Whether you are the accused parent or the concerned parent, when it comes to allegations of serious harm inflicted to the child or children of the relationship, some of the questions both parents  or interested parties, in family law matters, have asked include “What if there is no prior evidence proving that the accused parent has caused serious harm to the child or children?"

Despite the lack of concrete proof, a concerned parent may hold serious concerns that there is a potential for future harm upon a child from the actions of the accused parent.  An accused parent may also hold serious concerns given the serious allegations against him that may impact their relationship with the children or outcome of the matter.

This article will offer insights into how the Federal Circuit and Family Court of Australia (family court) assesses the unacceptable risk of harm when making decisions about the care arrangements for children.

What is an unacceptable risk of harm in parenting matters?

Remember the structure and objective of the family court and the family law act 1975 (the Act) are that, in simple terms, the child or children, have a right to be loved, cared for by both parents and that their best interest is of paramount importance when determining care arrangements.  

Section 60CC(2) of the Act sets out the two primary considerations that the court takes into account when considering parenting arrangements:

Firstly: the benefit to the child of having a meaningful relationship with both of the child's parents; andSecondly:  the need to protect the child from physical or psychological harm from being subjected to, or exposed to, abuse, neglect or family violence.

However, if it can be proven that one of the parents of the child or children presents an unacceptable risk of harm to the child or children, the family court must prioritise the children's safety being the second primary consideration.

This often may result in supervised time between the children and the parent posing the unacceptable risk or no time at all.

Below is a recent case  in which the family court evaluated the likelihood of the possibility of future harm to a child, even in the absence of evidence and findings demonstrating past abuse or harm.

Isles & Nelissen [2022] FedcFamC1A 97

The case of Isles & Nelissen [2022] FedcFamC1A 97 sheds light to the meaning of unacceptable risk in parenting matters. This case involved a father appealing a court’s decision that specified his time with the children to be supervised. The father had previously been charged with sexual abuse of the eldest child, the charge was dropped, and the father’s criminal proceedings discontinued.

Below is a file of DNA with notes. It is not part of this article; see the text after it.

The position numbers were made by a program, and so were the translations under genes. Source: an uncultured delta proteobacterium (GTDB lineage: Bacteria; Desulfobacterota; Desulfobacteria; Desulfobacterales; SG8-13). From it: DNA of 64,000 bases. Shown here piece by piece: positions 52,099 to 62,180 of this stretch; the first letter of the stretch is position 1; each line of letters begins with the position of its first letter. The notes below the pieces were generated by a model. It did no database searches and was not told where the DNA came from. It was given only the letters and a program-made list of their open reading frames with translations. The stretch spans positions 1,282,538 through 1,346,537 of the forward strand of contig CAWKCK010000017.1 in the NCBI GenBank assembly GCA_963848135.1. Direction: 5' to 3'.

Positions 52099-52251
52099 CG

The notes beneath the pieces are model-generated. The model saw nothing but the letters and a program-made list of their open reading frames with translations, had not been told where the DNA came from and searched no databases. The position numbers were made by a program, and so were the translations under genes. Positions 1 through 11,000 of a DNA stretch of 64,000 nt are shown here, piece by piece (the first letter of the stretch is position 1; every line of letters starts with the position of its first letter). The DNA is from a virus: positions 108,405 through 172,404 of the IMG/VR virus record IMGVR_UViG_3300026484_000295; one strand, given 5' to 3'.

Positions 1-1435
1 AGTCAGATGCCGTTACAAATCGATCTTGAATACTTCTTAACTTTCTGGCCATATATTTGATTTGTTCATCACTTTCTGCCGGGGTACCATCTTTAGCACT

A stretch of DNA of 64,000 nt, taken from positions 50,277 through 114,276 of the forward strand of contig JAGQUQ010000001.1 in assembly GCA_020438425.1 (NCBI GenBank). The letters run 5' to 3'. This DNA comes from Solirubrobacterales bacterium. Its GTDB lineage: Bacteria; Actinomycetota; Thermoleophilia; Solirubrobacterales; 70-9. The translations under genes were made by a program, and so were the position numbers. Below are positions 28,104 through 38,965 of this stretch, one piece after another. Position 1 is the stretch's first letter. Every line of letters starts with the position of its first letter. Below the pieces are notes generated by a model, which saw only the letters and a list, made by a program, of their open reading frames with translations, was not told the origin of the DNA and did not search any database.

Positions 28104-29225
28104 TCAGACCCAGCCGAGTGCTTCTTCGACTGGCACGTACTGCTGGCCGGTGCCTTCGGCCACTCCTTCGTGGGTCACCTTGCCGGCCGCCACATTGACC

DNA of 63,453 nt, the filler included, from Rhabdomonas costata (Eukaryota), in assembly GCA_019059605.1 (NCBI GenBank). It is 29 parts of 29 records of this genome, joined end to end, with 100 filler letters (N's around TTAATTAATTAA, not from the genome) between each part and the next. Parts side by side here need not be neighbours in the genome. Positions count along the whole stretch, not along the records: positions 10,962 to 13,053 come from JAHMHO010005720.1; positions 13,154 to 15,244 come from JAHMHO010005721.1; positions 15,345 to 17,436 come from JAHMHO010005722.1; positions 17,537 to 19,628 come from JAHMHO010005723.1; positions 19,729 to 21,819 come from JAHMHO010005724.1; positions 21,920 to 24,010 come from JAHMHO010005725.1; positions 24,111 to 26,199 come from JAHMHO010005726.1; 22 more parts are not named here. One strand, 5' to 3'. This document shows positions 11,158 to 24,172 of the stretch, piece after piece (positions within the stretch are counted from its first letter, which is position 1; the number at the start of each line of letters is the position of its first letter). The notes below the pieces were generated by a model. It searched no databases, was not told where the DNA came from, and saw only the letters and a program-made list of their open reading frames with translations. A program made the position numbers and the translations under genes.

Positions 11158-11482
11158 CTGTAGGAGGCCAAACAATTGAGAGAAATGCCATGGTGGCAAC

While the father was not found guilty of the alleged sexual abuse the Court considered the possibility of unacceptable risk if he were to spend time with the children unsupervised. The family court held that these possibilities are a legitimate basis for concluding that there is a risk that something may happen. The family court considered that the existence of risk of harm to a child can be accepted based on the assessment of known historical facts and present circumstances.

Ultimately, the family court found that unsupervised time with the father posed an unacceptable risk for the children, leading to orders for the children to live with the mother and have supervised time with the father.


This case highlights that even without a positive finding of past abuse, the court can assess the risk of harm based on allegations including the possibility of an unacceptable risk. In navigating the complexities of parenting matters, seeking legal advice is crucial. New South Lawyers offer extensive experience in advising individuals on these issues.

However, if you are experiencing difficulties with your parenting arrangement during the festive season do not hesitate to contact the New South family law team for a full and confidential discussion.

New South Lawyers’ communications are intended to provide commentary and general information. They should not be relied upon as legal advice. Formal legal advice should be sought in particular transactions or on matters of interest arising from this communication.

To find out more, chat with a member of New South Lawyers' Family Law Team today.